Pinboard #3: Life & Language of the Photograph: Eugenic “Family Album” (p. 276)

Page 367, The Crisis, December 1935

Page 367, Featuring and Image of George and Lucille Brantley The Crisis, December 1935

Crisis Cover: Aug-Sep 1951

Lucille Brantley, Crisis Cover: Aug-Sep 1951

In December, 1935, “The Crisis” annual children’s number, amongst Political Cartoons about Texas Lynchings, Ethiopia, and Educational Inequalities, there’s a studio portrait of a little girl and little boy sitting side by side (367).  The caption names them as “George and Lucille Brantley/St. Louis, Mo.”  George, in a sailor inspired outfit, smiles eyes wide, looking directly at the the camera. Lucille, in a dress with short lace sleeves, looks slightly to the right.  Sixteen years later, in August-September 1951 issue we encounter Lucille again.  No longer a child, she is the cover model for the Fortieth Annual Education Number. The biographical information explains that she is the daughter of G.D. Brantley, Principal of Sumner high school, who earned her M.S. degree in June of that year.

The early interrogation of The Crisis in Willis’ “Exposure” and the accompanying quote labelling it as “a kind of eugenic ‘family album’” (275) made me feel a sense of pride and confusion.  While the first photo is one I wasn’t familiar with, I’ve intimately known the second photo most of my life.  I know that in the photos Lucille is 5, and 21.  If you ask her if she remembers sitting for the cover, her answer is “Hell no!! It might just be my graduation photo from grad school” [1].  I know the narrative of her life outside of the photo because she is my Grandmother.  A blown up copy of her cover graces the walls of my grandparents’ house.

The tension of photograph as larger social marker (aspirations/types) vs. family memento helps me understand the multiple lives and languages inherent in photographs of human subjects.  As artifact, the Crisis is digitally available through Google. These photographs are available to anyone with a reasonable internet connection.  Without this action having been done, I would have never seen the photograph of my grandmother with her brother when they were children.  Nor would I have learned about the actions and photographs of their father that the Crisis chronicled throughout his career. For me the Crisis is a family album.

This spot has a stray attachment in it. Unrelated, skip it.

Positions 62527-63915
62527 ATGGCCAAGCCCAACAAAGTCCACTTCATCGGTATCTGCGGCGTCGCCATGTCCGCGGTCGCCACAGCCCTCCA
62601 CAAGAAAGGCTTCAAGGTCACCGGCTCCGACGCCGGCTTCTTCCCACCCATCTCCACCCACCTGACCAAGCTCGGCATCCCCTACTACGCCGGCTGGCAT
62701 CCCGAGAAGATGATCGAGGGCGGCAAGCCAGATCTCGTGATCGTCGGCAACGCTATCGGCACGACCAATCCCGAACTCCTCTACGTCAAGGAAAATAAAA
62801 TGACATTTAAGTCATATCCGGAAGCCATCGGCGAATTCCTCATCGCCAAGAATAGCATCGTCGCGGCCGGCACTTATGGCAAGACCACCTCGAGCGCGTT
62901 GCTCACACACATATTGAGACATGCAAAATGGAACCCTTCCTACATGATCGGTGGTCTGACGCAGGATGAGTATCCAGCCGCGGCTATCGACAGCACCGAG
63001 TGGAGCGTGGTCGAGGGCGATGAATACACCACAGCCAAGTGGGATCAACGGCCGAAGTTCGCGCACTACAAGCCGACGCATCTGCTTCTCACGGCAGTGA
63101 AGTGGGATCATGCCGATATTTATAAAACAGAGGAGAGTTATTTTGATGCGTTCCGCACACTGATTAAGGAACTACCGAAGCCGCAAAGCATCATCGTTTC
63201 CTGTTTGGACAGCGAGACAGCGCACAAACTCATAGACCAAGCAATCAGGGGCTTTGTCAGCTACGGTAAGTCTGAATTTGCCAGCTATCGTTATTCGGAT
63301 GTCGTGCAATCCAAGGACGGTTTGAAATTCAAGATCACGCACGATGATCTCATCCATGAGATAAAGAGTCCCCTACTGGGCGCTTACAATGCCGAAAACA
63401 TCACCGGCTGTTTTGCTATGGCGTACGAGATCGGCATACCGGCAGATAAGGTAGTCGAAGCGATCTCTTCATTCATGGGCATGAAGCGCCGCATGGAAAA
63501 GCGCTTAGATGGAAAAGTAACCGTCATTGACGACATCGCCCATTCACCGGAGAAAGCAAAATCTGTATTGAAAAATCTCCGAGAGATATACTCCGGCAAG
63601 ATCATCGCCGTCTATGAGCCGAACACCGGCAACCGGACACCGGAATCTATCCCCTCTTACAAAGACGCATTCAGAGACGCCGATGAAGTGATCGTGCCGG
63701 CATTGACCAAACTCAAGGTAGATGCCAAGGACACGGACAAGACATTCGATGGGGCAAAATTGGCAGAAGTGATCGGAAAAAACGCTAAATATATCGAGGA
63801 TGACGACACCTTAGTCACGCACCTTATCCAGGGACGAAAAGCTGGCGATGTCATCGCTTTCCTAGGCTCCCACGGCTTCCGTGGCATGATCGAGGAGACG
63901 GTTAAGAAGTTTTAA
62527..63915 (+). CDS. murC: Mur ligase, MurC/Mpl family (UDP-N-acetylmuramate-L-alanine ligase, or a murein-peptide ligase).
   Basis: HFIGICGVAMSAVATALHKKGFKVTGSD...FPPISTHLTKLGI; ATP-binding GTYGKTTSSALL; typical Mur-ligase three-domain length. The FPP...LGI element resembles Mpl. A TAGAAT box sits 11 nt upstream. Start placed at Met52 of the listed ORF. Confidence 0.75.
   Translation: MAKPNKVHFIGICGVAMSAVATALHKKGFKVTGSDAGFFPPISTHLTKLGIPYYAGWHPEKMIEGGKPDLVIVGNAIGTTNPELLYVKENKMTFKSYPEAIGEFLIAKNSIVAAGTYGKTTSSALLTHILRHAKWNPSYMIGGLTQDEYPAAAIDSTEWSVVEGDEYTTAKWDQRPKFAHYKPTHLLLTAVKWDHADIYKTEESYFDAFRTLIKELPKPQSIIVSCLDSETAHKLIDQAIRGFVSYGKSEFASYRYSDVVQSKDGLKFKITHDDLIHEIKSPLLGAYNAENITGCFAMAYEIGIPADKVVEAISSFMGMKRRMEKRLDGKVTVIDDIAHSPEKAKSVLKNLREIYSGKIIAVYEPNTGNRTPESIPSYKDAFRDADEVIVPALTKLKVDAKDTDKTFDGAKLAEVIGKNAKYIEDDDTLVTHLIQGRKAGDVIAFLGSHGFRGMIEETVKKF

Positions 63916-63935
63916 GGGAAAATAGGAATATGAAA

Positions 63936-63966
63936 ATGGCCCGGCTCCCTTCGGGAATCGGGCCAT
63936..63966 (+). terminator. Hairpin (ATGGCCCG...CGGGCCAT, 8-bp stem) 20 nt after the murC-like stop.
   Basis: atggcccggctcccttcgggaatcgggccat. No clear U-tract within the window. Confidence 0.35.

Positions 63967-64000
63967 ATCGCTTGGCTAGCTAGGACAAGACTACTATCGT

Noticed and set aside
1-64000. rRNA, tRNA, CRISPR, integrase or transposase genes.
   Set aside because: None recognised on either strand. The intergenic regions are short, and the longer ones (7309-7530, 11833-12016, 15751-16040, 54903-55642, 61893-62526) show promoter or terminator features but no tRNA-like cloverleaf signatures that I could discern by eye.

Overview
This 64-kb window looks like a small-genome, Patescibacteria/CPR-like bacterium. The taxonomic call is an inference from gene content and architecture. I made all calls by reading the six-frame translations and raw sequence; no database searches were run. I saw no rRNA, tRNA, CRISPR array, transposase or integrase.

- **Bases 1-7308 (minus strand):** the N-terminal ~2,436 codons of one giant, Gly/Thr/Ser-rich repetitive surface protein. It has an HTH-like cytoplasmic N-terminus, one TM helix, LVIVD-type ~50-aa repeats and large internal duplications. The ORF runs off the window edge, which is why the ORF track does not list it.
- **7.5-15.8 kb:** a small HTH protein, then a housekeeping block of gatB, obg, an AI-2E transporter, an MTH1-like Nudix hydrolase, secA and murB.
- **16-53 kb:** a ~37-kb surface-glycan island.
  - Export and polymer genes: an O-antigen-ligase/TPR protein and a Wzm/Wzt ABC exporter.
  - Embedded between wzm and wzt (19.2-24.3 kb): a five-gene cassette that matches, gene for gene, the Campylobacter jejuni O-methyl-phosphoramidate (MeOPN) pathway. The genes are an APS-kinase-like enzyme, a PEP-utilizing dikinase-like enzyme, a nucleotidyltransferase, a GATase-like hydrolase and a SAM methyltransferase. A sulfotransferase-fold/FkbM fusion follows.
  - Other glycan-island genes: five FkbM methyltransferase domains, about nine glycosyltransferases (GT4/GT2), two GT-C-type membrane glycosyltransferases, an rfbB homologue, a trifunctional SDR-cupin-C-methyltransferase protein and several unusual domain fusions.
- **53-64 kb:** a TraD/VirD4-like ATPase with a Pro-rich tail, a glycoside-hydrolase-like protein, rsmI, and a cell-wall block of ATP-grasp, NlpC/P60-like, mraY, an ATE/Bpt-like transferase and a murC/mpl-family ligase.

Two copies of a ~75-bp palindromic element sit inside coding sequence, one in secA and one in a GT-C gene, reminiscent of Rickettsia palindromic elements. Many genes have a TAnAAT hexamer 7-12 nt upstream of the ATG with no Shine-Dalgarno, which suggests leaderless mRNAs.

1. Phone Interview, October 26, 2012

Academic Limitations and Market Opportunities

Johann Zoffany The Academicians of the Royal Academy 1771-2 (source: artstor)

Although this week’s readings from Gender and Art ranged in subject matter from the masculine and nationalist attributes of English architecture  to the role of women in European academies, the latter topic took center stage in our discussion. I began with a proposal that tropes such as “double standards” and “the glass ceiling,” which describe the obstacles that prevent women (and other groups) from achieving equity in the workplace today, can also be applied to the 18th-century French and English academies. These academies functioned as gatekeepers, vetting members for skill and largely excluding women and non-white artists, although Jade made the great point that in Johann Zoffany’s The Academicians of the Royal Academy (1771-2), a Chinese Academician appears in one of the figure groupings at the far left of the picture.  Angelica Kauffman and Mary Moser, however, the two women in the Royal Academy, were excluded from life classes and appear only as portraits that are nearly lost in the background of this busy scene.

Jean-Antoine Watteau The Shop-Sign of Gersaint 1721 (source: artstor)

As our discussion moved to the female members of the French Academy Elisabeth-Louise Vigée-Lebrun and Adélaïde Labille-Guiard, we honed in on the idea that the academy was not the only institution vetting artists or dictating the ideal subjects of their output. As we explored the situation of Vigée-Lebrun, who was married to the art dealer Jean-Baptiste-Pierre Lebrun (the same Lebrun who was a crucial force behind the Louvre, as Jess pointed out), we made room for the powerful role that market forces played in the art world of this era. History painting represented the apogee of painting within the academy, but portraits and still lifes that testified to the power and wealth of private patrons dominated the market.

Women artists who were associated with these “lesser” painting categories would thus have received reinforcement from the commercial marketplace that they did not get from the academy. And as Jade and Professor Powell brought up, France’s dominant salon culture also meant that women played an important role as consumers and tastemakers outside of the academy, as reflected by the powerful women in Watteau’s scene of shopping in the gallery of Gersaint, another important 18th-century French art dealer. As the above juxtaposition of Zoffany’s academy and Watteau’s marketplace shows, while women did not occupy strong positions in academic spaces, they were compelling figures in the market settings.